WBTW reported in 2019, North Carolina had 64,832 marriages and 32,862 divorces. What these figures do not account for are legal separations, which often lead to the end of a marriage.
One type of separation is Divorce from Bed and Board. The name is misleading because this is not a divorce. It is a formal means for spouses to live separately and address specific issues without ending the marriage but requires specific circumstances.
Requirements for a DBB
One of the unique aspects of Divorce from Bed and Board is that it requires proving fault. There must be a legal ground for this form of separation with evidence. Acceptable grounds include abandonment, cruel treatment or other forms of misconduct that make living together intolerable. Without proving a serious fault, a DBB is not an option. Instead, the couple would need to go through a basic separation.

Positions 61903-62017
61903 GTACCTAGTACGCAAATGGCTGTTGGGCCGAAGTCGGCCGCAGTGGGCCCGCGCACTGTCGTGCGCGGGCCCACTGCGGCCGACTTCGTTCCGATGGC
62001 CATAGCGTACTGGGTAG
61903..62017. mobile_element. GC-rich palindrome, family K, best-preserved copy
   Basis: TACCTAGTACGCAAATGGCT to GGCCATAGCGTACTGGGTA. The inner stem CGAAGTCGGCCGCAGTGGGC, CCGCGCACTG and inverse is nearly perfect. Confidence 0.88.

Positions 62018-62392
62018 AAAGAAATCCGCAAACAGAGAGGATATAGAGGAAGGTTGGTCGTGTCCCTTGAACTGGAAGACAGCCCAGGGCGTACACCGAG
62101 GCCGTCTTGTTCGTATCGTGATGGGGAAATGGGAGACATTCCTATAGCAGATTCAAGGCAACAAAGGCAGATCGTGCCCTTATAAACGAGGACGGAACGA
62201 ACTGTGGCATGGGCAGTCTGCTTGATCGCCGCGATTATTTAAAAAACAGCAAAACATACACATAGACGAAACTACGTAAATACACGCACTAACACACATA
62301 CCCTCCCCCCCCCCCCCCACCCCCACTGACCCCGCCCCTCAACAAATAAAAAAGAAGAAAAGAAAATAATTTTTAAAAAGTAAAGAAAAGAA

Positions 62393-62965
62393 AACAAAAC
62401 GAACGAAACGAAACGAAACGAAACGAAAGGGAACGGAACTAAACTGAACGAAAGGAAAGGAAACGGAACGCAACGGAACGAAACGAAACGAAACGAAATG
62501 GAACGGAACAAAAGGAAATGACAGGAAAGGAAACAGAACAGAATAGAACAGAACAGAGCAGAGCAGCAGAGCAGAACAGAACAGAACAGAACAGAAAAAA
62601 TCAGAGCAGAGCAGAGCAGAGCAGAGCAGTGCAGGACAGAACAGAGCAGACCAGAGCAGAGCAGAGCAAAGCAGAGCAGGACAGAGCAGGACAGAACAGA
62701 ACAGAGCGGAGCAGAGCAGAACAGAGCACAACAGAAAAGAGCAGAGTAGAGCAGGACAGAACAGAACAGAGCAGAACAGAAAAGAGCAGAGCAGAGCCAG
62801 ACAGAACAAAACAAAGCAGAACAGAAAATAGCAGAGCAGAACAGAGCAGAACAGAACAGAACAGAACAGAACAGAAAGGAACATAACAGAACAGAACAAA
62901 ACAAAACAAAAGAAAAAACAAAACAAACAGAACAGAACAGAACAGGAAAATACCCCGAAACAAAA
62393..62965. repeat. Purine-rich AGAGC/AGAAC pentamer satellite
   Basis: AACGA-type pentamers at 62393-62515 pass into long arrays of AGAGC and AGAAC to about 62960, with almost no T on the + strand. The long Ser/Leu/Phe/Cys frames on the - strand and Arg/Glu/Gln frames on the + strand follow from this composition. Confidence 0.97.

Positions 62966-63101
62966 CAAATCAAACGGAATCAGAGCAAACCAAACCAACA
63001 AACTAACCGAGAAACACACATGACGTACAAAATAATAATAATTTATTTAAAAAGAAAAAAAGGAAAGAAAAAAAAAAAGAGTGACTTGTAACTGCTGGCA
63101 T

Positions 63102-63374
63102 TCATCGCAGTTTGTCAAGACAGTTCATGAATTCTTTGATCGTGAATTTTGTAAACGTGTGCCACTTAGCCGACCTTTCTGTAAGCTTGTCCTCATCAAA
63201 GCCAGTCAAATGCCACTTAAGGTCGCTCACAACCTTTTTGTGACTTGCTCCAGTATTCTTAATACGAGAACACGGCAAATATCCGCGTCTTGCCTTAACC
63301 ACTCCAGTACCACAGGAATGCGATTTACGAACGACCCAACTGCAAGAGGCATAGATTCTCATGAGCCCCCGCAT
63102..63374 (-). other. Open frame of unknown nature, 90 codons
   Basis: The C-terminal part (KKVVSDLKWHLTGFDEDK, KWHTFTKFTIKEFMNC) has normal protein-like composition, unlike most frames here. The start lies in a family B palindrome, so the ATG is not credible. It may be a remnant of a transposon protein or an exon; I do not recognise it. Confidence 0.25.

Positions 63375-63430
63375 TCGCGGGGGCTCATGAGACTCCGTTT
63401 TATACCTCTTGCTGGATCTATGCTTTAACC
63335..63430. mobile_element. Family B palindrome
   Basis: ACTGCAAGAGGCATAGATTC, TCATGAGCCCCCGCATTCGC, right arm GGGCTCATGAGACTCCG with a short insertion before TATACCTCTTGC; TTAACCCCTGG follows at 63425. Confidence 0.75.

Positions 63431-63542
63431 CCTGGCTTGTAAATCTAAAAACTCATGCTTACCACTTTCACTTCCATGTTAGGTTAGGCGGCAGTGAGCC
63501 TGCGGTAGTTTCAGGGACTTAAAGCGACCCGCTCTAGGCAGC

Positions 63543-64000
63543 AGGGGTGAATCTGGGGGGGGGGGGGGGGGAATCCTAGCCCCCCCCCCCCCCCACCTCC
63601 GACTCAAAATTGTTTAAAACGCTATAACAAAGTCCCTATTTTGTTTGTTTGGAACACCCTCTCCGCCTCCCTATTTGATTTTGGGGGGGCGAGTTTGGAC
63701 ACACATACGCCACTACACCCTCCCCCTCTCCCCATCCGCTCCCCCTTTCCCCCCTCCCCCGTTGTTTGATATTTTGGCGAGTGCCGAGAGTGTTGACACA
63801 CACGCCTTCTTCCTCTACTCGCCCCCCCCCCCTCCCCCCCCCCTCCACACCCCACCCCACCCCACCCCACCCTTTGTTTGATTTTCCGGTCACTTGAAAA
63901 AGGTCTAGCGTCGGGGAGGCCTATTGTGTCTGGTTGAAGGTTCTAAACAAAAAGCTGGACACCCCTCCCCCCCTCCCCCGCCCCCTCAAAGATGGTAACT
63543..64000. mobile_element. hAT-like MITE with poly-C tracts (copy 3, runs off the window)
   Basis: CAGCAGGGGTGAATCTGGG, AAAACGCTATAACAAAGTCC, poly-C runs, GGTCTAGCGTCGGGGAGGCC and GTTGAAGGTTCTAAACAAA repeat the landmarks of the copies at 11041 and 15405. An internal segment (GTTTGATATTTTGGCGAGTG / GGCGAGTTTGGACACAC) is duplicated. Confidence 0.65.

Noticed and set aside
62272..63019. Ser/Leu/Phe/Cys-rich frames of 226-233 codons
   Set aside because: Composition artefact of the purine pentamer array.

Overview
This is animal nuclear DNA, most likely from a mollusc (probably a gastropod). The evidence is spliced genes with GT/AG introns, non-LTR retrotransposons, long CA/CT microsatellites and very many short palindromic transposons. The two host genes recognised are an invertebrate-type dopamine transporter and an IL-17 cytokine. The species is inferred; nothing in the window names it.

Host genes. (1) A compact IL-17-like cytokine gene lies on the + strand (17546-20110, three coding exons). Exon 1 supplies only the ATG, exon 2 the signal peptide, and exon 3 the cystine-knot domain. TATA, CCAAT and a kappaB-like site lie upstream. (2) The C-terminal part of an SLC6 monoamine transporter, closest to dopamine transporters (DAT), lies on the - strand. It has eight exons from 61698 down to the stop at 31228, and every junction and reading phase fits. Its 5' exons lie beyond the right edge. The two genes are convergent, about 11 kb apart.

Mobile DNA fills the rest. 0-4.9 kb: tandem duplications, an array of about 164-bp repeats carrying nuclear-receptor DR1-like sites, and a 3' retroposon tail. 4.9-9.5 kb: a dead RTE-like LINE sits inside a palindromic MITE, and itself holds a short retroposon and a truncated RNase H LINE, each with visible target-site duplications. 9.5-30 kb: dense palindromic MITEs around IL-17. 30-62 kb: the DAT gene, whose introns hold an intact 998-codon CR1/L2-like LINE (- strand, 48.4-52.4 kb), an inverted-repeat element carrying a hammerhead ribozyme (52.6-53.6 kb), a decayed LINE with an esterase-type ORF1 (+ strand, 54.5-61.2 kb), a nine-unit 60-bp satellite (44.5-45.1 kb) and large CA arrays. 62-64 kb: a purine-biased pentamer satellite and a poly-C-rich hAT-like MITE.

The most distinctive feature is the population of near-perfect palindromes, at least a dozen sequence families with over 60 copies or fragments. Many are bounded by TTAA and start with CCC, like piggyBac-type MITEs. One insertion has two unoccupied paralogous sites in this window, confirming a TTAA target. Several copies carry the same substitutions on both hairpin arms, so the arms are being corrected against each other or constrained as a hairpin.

As with divorce, there is no need for the couple to file together. One spouse can initiate the process without the other’s agreement.
Effects of a DBB
A DBB does not terminate the marriage. It gives legal recognition to the spouses’ decision to live apart and allows for the creation of an agreement that may cover financial support arrangements and allocate responsibilities related to children.
While Divorce from Bed and Board provides a legal avenue for couples in conflict. If reconciliation becomes possible, the spouses can choose to resume cohabitation. Alternatively, the legal separation may pave the way for a later conversion to an absolute divorce, should the spouses decide to officially end their marriage.